texting and the world


But the lists also suggest that texting has accelerated a tendency toward the Englishing of world languages. Under the constraints of the numeric-keypad technology, English has some advantages. The average English word has only five letters; the average Inuit word, for example, has fourteen. English has relatively few characters; Ethiopian has three hundred and forty-five symbols, which do not fit on most keypads. English rarely uses diacritical marks, and it is not heavily inflected. Languages with diacritical marks, such as Czech, almost always drop them in text messages. Portuguese texters often substitute “m” for the tilde. Some Chinese texters use Pinyin—that is, the practice of writing Chinese words using the Roman alphabet.

But English is also the language of much of the world’s popular culture. Sometimes it is more convenient to use the English term, but often it is the aesthetically preferred term—the cooler expression. Texters in all eleven languages that Crystal lists use “lol,” “u,” “brb,” and “gr8,” all English-based shorthands. The Dutch use “2m” to mean “tomorrow”; the French have been known to use “now,” which is a lot easier to type than “maintenant.” And there is what is known as “code-mixing,” in which two languages—one of them invariably English—are conflated in a single expression. Germans write “mbsseg” to mean “mail back so schnell es geht” (“as fast as you can”). So texting has probably done some damage to the planet’s cultural ecology, to lingo-diversity. People are better able to communicate across national borders, but at some cost to variation.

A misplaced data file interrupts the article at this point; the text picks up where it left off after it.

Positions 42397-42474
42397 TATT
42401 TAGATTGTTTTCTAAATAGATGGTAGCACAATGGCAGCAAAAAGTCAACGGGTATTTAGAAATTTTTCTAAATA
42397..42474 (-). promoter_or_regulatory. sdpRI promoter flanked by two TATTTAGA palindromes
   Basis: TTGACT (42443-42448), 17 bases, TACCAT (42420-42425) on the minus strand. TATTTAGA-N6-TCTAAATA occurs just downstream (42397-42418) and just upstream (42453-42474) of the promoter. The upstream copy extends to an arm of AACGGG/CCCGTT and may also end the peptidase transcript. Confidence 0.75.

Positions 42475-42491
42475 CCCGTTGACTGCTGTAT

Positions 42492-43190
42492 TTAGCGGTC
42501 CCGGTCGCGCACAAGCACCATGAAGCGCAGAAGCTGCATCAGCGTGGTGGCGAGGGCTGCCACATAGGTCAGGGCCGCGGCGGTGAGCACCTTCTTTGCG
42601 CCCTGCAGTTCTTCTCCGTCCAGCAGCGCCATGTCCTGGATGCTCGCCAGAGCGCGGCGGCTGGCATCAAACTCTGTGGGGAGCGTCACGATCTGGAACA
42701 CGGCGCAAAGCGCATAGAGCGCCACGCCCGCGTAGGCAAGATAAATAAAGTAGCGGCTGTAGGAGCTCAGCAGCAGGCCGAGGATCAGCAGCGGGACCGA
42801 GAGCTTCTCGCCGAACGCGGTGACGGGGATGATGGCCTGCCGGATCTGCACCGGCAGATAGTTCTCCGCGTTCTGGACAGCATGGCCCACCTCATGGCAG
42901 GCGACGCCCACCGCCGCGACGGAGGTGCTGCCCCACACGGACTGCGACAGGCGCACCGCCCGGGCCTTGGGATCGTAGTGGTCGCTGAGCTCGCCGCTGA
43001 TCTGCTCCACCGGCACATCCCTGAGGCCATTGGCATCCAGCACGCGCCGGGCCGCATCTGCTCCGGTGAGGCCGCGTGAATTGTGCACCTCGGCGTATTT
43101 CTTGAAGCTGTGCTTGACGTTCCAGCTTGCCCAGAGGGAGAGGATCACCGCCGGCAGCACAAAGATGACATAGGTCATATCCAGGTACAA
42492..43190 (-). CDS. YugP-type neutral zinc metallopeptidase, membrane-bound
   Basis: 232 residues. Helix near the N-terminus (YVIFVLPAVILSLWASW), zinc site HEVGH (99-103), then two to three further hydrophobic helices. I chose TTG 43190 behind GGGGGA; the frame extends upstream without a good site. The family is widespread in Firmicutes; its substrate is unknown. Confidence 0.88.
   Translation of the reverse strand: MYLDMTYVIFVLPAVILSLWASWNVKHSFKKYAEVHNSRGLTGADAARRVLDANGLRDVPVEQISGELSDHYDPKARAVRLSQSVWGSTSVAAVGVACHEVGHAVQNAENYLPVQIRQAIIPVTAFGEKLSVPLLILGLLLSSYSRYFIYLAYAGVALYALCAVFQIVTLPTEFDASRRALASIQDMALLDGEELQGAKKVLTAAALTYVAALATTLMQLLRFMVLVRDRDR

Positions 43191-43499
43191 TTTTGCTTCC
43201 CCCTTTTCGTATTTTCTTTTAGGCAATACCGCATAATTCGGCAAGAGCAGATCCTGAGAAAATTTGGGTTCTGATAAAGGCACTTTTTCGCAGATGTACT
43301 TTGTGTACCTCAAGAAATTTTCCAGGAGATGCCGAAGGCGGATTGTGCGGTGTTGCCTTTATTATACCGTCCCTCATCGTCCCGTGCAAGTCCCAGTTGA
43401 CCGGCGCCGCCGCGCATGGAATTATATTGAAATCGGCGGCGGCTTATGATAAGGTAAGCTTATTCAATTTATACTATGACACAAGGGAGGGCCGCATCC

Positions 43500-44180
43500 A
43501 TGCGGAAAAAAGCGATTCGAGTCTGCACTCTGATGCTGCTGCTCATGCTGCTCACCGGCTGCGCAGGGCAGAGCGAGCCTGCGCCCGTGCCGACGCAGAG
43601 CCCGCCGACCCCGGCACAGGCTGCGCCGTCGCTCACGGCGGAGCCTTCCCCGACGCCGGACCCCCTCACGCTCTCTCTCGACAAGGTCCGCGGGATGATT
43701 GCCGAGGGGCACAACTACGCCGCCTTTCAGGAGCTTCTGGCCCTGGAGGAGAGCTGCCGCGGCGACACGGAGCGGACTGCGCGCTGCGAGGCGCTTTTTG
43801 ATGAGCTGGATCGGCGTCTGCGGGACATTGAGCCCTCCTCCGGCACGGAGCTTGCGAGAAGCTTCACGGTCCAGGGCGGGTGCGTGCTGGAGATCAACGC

more from The New Yorker here.